First film - Development 2017

There is always somebody upstairs and there is always somebody downstairs, but it doesn’t really matter, because we all feel the same.

    • Year of production
    • 2017
    • Genres
    • First film, Historical
    • Countries
    • LATVIA
    • Writer(s)
    • Martin SLISANS
    • Producer(s)
    • Guna STAHOVSKA (Mojo Raiser Production)
    • Synopsis
    • Two apartments for two families… At least that’s what the constructors of the house thought, but it’s not the turn of the 20th century anymore, the time when Sergey Eisenstein’s father was erecting fancy apartment buildings in Riga.
      It’s Soviet Union, 1961. Yuri Gagarin is the first man in the outer space. J.F. Kennedy has just been elected the president of United States. And nobody has heard of missiles in Cuba. It’s the happiest day in cold times, but no-one really notices. Because life is just there, right in front of your eyes: love and sorrow, small mischief and big betrayal.
      In the apartment above lives only the family of an army officer. On the contrary the apartment below is quite crowded, three families – Latvian, Russian and Jewish – live here and there is even space for a street sweep and his grandson at the end of the hall-way. It’s life in a Soviet style communal apartment – the humane comedy in all its splendor.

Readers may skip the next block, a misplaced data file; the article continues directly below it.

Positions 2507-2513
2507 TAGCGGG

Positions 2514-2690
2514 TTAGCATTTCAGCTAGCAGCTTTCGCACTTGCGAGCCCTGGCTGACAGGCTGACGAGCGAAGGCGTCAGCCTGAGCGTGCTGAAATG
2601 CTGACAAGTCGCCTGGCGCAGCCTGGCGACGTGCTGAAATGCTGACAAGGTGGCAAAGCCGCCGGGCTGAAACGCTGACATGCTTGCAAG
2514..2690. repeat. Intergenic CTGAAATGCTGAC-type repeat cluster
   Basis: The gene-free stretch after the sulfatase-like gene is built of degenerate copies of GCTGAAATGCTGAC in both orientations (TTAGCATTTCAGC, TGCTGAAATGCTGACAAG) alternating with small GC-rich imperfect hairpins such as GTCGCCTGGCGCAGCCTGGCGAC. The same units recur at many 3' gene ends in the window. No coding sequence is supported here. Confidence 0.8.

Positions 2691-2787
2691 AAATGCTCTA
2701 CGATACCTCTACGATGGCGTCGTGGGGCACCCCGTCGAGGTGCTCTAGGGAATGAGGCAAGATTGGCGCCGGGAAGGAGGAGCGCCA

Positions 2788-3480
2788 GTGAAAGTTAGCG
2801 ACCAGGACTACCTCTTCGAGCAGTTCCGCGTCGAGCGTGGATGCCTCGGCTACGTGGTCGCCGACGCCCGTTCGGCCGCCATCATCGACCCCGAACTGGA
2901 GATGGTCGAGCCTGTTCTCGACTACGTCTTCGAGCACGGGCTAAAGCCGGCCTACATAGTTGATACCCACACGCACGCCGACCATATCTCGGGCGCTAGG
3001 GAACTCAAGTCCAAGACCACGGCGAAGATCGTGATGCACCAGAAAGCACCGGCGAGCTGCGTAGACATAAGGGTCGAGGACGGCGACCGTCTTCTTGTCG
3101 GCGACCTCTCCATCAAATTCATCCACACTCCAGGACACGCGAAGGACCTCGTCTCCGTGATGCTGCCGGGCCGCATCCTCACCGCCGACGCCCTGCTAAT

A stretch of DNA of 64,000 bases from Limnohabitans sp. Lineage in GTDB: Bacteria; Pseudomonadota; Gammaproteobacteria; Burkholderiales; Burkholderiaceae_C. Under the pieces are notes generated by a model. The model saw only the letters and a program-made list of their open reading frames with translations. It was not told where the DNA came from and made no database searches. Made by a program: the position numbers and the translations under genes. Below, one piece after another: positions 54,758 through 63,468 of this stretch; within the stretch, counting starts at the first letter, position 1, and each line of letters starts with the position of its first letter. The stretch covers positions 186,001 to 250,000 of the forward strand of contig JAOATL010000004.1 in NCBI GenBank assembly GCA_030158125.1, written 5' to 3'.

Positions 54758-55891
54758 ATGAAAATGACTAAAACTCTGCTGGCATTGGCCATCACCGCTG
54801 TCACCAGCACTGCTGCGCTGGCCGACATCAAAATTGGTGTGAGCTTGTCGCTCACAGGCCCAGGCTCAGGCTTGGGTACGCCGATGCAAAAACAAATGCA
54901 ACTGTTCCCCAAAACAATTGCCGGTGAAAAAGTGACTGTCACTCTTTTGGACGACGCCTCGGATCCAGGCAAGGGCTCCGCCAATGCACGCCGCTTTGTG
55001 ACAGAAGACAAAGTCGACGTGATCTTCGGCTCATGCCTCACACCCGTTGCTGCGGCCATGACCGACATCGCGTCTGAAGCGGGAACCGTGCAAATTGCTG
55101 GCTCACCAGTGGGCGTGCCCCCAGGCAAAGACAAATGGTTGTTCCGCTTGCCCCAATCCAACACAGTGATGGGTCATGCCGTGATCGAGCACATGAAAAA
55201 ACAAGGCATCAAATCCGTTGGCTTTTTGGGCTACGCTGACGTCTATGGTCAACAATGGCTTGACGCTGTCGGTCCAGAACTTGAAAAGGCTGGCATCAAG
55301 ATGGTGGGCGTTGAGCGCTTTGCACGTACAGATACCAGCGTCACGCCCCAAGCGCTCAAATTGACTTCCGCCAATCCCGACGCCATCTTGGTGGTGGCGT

The odd thing is they don’t speak to each other… They smile, they dance, they listen to the radio; they fall in love and read papers. Still we witness how life is shaped by coveting thy neighbor’s wife and property. How young people are warned off putting their eyes on the opposite sex, but they still do. How families are born from a single kiss. How love vanishes and a routine sets in. How children grow up and go to school; and how they discover love… again. And how you grow old and don’t even notice it.
      The tide of history and life is measured by seven year yardstick and background and
      destinies of our heroes turn out to be very different,but what we see emerging from that is common humanity. We’re surprised to see that however different we think we are very much alike, and the “human comedy” is experienced and lived by every generation again and anew.